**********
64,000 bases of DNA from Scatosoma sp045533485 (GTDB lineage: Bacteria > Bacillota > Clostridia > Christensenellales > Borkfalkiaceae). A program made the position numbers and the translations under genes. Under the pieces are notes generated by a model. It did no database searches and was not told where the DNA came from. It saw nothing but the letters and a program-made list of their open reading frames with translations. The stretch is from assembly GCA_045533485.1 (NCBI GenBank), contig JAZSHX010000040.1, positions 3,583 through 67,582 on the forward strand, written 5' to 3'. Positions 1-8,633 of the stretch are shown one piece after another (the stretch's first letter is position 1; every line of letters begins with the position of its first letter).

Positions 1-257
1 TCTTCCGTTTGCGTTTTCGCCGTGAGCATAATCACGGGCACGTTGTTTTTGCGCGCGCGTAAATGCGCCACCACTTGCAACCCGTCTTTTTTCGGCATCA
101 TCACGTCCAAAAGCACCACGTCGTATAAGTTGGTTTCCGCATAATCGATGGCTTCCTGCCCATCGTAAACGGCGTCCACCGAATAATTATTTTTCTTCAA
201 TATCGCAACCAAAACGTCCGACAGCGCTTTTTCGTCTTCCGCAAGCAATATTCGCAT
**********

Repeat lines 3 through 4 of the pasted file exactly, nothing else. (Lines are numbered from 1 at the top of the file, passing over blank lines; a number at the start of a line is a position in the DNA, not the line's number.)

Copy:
1 TCTTCCGTTTGCGTTTTCGCCGTGAGCATAATCACGGGCACGTTGTTTTTGCGCGCGCGTAAATGCGCCACCACTTGCAACCCGTCTTTTTTCGGCATCA
101 TCACGTCCAAAAGCACCACGTCGTATAAGTTGGTTTCCGCATAATCGATGGCTTCCTGCCCATCGTAAACGGCGTCCACCGAATAATTATTTTTCTTCAA